27 January 2011

Your Weekly Dylan Cover [#29]

Steve Earle & The Dukes
"It Takes A Lot To Laugh, It Takes A Train To Cry"
Original Dylan version found on Highway 61 Revisited (1965)

[Ed. note: Regular readers of this blog know that Bob Dylan is affectionately referred to as the "Patron Saint" of TNOP. After a brief hiatus, we resume our weekly feature in which we sift through the thousands of cover versions of Dylan songs and provide you with our favorites, as well as a quick memory of our first exposure to the original.]

If Steve Earle was going to cover a Dylan song from Highway 61 Revisited, one would guess it would be "Outlaw Blues." After all, the Texas singer-songwriter led a notorious life there for awhile, careening from bouts with substance abuse and serial marriage (eight times at the altar so far).

This take on Dylan's "It Takes A Lot To Laugh, It Takes A Train To Cry" is taken from 1996, when Earle was on the comeback trail after running off the tracks. in the preceding four years, Earle had been convicted of illegal drug and firearms possession, resulting in a stint in jail. But the incarceration allowed him to kick his habit.

Earle's rollicking performance of the song, with his crack backing band The Dukes, was recorded at Tennessee's Cold Creek Correctional Facility on 25 June 1996 as part of a court order. The concert was preserved on film (titled To Hell and Back) and shown in an edited form on MTV.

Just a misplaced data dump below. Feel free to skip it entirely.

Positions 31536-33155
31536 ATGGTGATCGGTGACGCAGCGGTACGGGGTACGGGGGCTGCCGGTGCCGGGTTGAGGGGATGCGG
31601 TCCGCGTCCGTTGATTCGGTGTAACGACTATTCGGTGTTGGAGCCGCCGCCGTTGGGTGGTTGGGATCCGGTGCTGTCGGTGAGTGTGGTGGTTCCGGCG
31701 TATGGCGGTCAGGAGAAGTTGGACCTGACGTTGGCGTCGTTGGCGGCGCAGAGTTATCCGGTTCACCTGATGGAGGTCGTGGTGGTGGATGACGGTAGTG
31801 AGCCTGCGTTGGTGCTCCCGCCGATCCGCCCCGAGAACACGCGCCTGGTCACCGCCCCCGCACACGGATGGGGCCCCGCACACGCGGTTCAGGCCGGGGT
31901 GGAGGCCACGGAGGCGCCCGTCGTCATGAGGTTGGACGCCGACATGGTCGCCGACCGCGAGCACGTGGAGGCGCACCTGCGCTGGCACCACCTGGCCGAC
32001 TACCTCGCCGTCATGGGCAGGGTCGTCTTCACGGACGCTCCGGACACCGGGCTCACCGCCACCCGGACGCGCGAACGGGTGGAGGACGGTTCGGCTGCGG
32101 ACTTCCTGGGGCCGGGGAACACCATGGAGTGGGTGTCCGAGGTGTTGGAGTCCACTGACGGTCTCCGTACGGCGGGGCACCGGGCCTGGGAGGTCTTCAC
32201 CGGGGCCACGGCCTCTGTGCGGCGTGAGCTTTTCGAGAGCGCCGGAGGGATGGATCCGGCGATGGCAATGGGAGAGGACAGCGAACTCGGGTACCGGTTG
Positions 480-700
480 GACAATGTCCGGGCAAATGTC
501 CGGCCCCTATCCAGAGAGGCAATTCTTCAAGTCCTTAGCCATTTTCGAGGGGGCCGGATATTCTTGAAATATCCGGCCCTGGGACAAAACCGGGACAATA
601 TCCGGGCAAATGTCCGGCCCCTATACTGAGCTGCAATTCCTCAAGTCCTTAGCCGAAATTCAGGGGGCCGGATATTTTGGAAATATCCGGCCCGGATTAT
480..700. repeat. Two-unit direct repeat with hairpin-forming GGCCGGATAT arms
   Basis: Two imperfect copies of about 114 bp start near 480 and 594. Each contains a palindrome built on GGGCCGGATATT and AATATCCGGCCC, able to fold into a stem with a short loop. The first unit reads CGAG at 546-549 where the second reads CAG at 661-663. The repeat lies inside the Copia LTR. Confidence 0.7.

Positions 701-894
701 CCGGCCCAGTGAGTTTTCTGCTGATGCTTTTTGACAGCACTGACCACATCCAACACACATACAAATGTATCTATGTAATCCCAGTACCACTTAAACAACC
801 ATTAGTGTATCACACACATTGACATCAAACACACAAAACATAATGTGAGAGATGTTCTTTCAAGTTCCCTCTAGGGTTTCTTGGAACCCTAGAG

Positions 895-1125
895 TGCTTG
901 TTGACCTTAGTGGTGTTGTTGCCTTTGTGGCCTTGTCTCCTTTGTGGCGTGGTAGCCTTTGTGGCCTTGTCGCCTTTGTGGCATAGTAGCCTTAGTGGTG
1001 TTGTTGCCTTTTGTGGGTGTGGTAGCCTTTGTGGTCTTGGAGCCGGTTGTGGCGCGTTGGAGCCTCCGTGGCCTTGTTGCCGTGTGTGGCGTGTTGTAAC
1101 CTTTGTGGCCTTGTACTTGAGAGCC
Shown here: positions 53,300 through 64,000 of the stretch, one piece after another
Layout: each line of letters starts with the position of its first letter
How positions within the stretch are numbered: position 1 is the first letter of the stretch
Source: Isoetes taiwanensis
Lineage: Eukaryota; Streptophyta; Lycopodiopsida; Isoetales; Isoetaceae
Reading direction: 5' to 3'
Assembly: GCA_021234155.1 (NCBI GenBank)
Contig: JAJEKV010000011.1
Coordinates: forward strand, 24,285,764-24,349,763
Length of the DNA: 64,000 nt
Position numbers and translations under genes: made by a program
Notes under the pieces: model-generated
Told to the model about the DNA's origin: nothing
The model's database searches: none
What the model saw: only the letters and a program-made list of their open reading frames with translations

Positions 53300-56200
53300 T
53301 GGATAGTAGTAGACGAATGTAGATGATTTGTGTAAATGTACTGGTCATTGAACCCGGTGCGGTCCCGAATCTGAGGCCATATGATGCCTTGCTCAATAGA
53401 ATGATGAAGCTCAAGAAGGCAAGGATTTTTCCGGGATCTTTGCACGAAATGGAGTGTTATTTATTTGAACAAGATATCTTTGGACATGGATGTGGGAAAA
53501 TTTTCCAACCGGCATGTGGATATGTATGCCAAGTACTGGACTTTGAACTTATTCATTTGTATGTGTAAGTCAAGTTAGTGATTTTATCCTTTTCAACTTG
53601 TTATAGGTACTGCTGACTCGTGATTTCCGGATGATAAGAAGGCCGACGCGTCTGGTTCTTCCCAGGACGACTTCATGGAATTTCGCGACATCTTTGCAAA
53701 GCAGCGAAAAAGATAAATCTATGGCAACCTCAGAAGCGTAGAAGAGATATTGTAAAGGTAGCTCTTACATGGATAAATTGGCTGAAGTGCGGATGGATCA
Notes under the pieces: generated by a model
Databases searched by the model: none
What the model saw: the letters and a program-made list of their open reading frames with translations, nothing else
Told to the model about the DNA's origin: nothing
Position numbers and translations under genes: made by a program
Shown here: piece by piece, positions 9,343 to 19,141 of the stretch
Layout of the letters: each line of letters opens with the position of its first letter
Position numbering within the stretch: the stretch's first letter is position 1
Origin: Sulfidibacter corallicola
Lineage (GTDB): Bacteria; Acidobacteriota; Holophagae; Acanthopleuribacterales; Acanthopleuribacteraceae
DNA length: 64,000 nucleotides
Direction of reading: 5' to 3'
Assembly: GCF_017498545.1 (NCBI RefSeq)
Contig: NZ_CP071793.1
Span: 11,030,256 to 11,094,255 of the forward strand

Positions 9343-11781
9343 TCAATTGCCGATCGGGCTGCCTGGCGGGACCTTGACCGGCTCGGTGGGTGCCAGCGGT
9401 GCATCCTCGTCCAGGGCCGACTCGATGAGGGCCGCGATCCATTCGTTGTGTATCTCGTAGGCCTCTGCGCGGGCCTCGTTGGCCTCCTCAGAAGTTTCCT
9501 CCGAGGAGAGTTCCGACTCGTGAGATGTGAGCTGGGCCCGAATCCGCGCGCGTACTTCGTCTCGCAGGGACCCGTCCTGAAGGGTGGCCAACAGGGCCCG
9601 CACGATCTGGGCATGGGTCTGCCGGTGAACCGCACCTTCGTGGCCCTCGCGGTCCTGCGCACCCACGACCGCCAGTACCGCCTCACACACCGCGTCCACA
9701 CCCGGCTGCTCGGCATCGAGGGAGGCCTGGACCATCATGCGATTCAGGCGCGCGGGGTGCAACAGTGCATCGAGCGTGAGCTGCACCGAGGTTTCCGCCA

Here, "It Takes A Train" is given the up-tempo treatment, a powerful blues anchored by pile driving drummer Custer and the furious guitar of David Steele perfectly complimenting Earle's huffing harp and growling vocal, emphasizing the lonesome wail of the lyrics.

It's always been one of our top five Dylan songs and Earle does it great justice. The style is akin to the alternative take recorded during the Highway 61 sessions known as "Phantom Engineer" (with four lines of alternate lyrics) - which was revealed officially on The Bootleg Series: Vol. 1 -3.

The ultimate studio version would be a slower, lonesome blues, to be echoed famously six years later on stage at Madison Square Garden during Dylan's set at The Concert For Bangla Desh. The vocal is definitely nodding to the R&B style. Rhythmically, Dylan introduces the song with a lazy acoustic guitar riff, followed on its heels by Bobby Gregg's shuffling drums. But the star here are the keyboards of Paul Griffin: a two-beat boogie-woogie played on a tack piano (literally an altered ordinary piano in which tacks or nails are strategically placed on the hammers in order to come in contact with the strings, thereby creating a more tinny, distinctive sound).

The lyrics are few, for a Dylan composition, but the words create some stunning imagery. It is a notable achievement in Mr. Zimmerman's vast canon.

1 comment:

  1. "Outlaw Blues" is from Bringing It All Back Home :) but hey thx for great video from Steve